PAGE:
– Our fundamental principle is prima la musica! This is the right order of things on stage, only then can we think about a true opera theatre. Opera is theatre, the director 'organises' our imagination, but the effect of the director’s work can be interesting only when the music side of the performance is very good. The increasing excellence of our orchestra has been noted by both the reviewers and guest conductors, among them Alberto Zedda, who, when asked about working with our orchestra, said: It’s been wonderful to work with them. I found an orchestra of great sensitivity, a typically Mediterranean orchestra – with a feel for melody, with breath, with effortless accompaniment, an orchestra that can sing and participate at the same time, that is, play and listen at the same time. It happens very rarely. I once met such an orchestra in Vienna and now I’ve met it here in Warsaw. (Ruch Muzyczny, 5.3.2000) Such words, coming from the most respected Rossini expert, are an important confirmation for us that Jacek Kaspszyk’s work with the orchestra has brought important results after only a few seasons. Opera critics too notice the company’s metamorphosis, writing that under Jacek Kaspszyk the orchestra has reached the heights of perfection (S. Mosch in Opernwelt, June 2000). For the western critics, the music and artistic director of Teatr Wielki is simply an excellent music director (J. Allison in Opera, March 2001). Our performances in Japan’s most prestigious concert halls were received enthusiastically; there were extremely favourable reviews of a recent performance of The Haunted Manor broadcast to several European countries. Not so long ago, Jacek Kaspszyk was invited to Zurich to prepare The Nutcracker; his work won great acclaim from the Swiss critics.

Bernard Foccroulle, whom I mentioned earlier, considers the level the orchestra has reached to be his greatest success. La Monnaie’s director believes that the orchestra is excellent thanks to the work of the eminent conductor, Antonio Pappano. But this conductor has been working with the company since 1992… while Foccroule, who also took his post in 1992, has a contract valid until 2009. In all great theatres in the world everybody realizes that a revolution cannot be carried out in a few seasons, that building a repertoire and raising artistic standards must take longer.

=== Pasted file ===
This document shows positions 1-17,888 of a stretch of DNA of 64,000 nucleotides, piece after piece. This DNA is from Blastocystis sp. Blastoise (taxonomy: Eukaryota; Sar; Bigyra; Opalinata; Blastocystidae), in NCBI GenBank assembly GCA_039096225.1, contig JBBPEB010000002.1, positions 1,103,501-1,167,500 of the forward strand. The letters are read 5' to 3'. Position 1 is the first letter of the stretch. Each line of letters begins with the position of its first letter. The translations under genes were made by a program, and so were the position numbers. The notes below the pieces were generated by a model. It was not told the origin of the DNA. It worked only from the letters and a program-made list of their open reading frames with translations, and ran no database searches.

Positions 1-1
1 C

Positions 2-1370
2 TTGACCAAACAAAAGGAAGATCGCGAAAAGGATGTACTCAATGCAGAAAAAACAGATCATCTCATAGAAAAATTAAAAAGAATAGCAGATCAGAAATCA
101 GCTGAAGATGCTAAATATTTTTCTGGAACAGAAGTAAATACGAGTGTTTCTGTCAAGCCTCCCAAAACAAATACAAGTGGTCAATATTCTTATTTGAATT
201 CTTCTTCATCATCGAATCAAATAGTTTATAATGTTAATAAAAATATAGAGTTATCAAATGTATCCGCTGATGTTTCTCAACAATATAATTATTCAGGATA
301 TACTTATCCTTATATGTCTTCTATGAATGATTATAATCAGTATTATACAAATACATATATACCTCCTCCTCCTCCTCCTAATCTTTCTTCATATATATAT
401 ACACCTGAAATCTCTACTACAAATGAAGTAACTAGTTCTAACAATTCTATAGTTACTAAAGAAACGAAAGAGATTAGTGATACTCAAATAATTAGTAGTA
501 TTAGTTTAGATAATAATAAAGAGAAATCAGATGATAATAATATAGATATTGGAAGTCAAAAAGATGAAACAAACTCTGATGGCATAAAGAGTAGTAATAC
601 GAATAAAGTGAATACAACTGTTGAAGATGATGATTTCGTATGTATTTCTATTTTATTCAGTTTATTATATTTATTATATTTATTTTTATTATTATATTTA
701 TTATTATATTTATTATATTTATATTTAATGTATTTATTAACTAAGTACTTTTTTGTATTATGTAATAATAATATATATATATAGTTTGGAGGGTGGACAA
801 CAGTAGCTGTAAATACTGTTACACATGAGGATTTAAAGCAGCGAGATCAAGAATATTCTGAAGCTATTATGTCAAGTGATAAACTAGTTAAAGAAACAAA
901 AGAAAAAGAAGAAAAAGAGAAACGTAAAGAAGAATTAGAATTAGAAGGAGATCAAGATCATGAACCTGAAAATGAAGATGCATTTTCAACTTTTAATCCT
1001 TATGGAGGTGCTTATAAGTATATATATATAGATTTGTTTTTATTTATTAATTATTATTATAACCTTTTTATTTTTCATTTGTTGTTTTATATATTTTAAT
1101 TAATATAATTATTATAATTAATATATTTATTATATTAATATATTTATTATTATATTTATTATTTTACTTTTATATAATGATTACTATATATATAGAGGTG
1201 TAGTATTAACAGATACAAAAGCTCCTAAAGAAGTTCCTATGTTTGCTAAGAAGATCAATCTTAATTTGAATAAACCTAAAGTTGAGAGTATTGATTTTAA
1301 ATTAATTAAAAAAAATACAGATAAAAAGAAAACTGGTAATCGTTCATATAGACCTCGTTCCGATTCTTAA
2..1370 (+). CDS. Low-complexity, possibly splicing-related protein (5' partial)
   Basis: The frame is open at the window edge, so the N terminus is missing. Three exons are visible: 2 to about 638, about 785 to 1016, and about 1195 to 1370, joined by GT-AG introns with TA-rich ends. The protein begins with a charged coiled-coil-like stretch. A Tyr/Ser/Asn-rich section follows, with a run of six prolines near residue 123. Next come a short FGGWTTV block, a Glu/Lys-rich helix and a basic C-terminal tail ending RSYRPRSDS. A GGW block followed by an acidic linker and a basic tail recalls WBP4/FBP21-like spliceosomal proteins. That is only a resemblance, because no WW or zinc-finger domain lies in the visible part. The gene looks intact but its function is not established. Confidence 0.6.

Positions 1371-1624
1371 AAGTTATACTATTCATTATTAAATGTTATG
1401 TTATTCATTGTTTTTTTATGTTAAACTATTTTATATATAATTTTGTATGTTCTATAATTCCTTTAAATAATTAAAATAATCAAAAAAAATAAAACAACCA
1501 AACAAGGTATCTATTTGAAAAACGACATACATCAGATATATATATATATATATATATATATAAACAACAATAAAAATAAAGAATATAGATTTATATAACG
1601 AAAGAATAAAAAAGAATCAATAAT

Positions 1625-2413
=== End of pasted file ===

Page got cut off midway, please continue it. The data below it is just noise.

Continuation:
When it comes to international successes, last year must have been extremely happy for Teatr Wielki. On the other hand, there was plenty of information in the press about alleged financial irregularities in the theatre and about an investigation carried out by a special committee from the Ministry of Culture and a possible court case.

– Last year was indeed exceptional. It’s true that in the past Teatr Wielki performed on foreign stages, but very rarely on prestigious ones. Moreover, those foreign tours were usually financed by the government. This time there were no government subventions, with the exception of a small sum for our Chinese tour, for which I’m very grateful to the Prime Minister, Jerzy Buzek. I say to the Prime Minister, NOT to the Minister of Culture, who opposed what we were doing. But let’s begin from the autumn of 2000. First, we were invited to Moscow to take part in Maia Plisetzka’s jubilee celebrations. Our ballet company presented Carmen. Maia Plisetzka had asked Mats Ek where the best production of this ballet was. Ek said, in Warsaw. Another successful performance of our ballet company took place in Budapest where our artists presented Bartok’s The Miraculous Mandarin – again an enthusiastic reception and very favourable reviews. After the Warsaw premiere of The Swan Lake (in Irek Mukhamedov’s choreography) our company was for the first time invited to London to present act III of the work. Our soloists were very well received by London critics.

We began 2001 in Japan with our production of Traviata. Every foreign tour can be judged not only be reviews and audiences' reactions; another invitation is a measure of a real success. In 2003 we will go to Japan again, this time with Turandot and Otello (with Jose Cura in the title role).

At the Beijing Festival, we presented Nabucco in the first production of that opera in China’s history. The production was seen by members of Chinese government, each performance was greeted by a standing ovation, we scored a spectacular success. All important newspapers were full of lavish praise for Jacek Kaspszyk and our artists.

At the Aphrodite Festival in Cyprus we presented Nabucco and Zorba the Greek, and we were invited to perform there again next year. Our chorus took part in performances of King Roger in Strasbourg, a double pleasure for us – our company performed a masterpiece by a Polish composer.

I suspect that not everybody realizes that such foreign tours – and I’m not talking about performances in tents somewhere in Germany – have a political significance as well. Nobody will deny that culture plays a crucial role in shaping a country’s image. I will never forget the moment in Washington when several thousand people of the city’s social, cultural, business and political elite greeted our production of Madame Butterfly with a standing ovation. I was simply very proud at that moment. At a diner after the premiere, during which Poland’s Ambassador was present, the hosts thanked Poland, thanked Warsaw, thanked Polish artists.